He was a harsh critic of the assembly-line system of production that then dominated the manufacturing sector – partly because assembly lines moved at the speed of the slowest and partly because they failed to engage the creativity of individual workers.
The biggest problem with evaluating Mr Drucker’s influence is that so many of his ideas have passed into conventional wisdom “in other words, that he is the victim of his own success. His writings on the importance of knowledge workers and empowerment may sound a little banal today.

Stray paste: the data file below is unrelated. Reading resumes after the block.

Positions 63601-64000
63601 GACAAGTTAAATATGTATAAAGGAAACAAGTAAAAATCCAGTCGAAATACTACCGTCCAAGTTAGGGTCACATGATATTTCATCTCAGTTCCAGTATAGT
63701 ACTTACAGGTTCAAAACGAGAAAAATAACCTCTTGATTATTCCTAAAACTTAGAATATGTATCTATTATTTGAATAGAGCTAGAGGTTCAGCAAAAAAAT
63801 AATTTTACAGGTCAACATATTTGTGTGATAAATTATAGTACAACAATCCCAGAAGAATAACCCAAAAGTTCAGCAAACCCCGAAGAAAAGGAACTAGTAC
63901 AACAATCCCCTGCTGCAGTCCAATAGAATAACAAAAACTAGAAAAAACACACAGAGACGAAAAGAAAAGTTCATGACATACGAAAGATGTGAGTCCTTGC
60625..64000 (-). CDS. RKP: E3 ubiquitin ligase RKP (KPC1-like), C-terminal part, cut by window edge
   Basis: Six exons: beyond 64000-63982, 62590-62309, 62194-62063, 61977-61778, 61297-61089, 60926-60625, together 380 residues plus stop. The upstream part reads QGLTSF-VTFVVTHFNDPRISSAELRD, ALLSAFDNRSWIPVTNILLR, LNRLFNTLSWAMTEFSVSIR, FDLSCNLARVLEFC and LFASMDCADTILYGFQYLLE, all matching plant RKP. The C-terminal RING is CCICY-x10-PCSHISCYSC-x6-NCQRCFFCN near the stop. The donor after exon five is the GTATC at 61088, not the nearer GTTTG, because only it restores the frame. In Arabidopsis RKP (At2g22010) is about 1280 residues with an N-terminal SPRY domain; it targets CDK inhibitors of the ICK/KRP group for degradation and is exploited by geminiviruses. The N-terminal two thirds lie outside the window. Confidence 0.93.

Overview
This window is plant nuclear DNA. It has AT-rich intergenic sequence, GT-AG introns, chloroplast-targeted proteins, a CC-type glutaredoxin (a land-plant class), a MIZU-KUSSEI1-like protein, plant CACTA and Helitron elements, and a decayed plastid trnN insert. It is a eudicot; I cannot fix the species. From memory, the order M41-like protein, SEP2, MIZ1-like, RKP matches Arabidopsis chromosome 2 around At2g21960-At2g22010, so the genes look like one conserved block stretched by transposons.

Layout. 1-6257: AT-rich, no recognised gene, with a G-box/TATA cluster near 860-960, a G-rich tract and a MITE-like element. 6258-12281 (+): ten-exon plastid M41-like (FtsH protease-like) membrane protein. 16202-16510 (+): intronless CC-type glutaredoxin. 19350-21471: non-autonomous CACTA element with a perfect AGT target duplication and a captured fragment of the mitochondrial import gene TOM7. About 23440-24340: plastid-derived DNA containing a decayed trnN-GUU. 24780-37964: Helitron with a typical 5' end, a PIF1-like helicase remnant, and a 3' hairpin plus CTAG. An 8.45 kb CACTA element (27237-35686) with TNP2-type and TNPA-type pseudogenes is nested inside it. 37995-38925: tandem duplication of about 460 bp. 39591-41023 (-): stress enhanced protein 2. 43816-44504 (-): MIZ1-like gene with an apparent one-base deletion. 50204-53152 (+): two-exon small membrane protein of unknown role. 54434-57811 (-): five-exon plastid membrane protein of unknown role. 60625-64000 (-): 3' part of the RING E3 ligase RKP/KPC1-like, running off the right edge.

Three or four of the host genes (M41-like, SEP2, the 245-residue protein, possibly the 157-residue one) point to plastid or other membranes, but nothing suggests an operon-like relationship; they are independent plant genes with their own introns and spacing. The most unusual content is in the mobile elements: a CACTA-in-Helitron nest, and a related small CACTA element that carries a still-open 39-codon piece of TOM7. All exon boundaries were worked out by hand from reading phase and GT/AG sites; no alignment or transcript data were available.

I look forward to the day when this next idea is conventional wisdom, and the practice stops:
In the late 1990s he turned into one of America’s leading critics of soaring executive pay, warning that “in the next economic downturn, there will be an outbreak of bitterness and contempt for the super-corporate chieftains who pay themselves millions.”